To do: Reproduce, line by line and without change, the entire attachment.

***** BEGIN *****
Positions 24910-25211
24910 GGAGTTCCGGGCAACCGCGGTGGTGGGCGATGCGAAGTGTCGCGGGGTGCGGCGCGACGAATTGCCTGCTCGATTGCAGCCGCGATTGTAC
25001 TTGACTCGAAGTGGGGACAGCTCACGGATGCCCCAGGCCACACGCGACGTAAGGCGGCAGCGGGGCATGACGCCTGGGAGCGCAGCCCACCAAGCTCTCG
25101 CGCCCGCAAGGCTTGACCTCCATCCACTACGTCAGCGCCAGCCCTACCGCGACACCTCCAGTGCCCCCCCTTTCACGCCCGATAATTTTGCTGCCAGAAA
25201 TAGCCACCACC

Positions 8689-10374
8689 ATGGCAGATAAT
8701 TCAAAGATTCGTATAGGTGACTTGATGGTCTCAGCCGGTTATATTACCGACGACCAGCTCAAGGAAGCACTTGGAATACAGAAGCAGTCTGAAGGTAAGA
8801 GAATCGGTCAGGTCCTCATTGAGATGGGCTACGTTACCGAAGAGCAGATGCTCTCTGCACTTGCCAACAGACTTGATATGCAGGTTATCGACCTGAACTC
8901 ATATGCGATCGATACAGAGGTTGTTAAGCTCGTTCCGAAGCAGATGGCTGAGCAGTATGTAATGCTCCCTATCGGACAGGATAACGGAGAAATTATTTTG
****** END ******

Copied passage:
Positions 24910-25211
24910 GGAGTTCCGGGCAACCGCGGTGGTGGGCGATGCGAAGTGTCGCGGGGTGCGGCGCGACGAATTGCCTGCTCGATTGCAGCCGCGATTGTAC
25001 TTGACTCGAAGTGGGGACAGCTCACGGATGCCCCAGGCCACACGCGACGTAAGGCGGCAGCGGGGCATGACGCCTGGGAGCGCAGCCCACCAAGCTCTCG
25101 CGCCCGCAAGGCTTGACCTCCATCCACTACGTCAGCGCCAGCCCTACCGCGACACCTCCAGTGCCCCCCCTTTCACGCCCGATAATTTTGCTGCCAGAAA
25201 TAGCCACCACC

Positions 8689-10374
8689 ATGGCAGATAAT
8701 TCAAAGATTCGTATAGGTGACTTGATGGTCTCAGCCGGTTATATTACCGACGACCAGCTCAAGGAAGCACTTGGAATACAGAAGCAGTCTGAAGGTAAGA
8801 GAATCGGTCAGGTCCTCATTGAGATGGGCTACGTTACCGAAGAGCAGATGCTCTCTGCACTTGCCAACAGACTTGATATGCAGGTTATCGACCTGAACTC
8901 ATATGCGATCGATACAGAGGTTGTTAAGCTCGTTCCGAAGCAGATGGCTGAGCAGTATGTAATGCTCCCTATCGGACAGGATAACGGAGAAATTATTTTG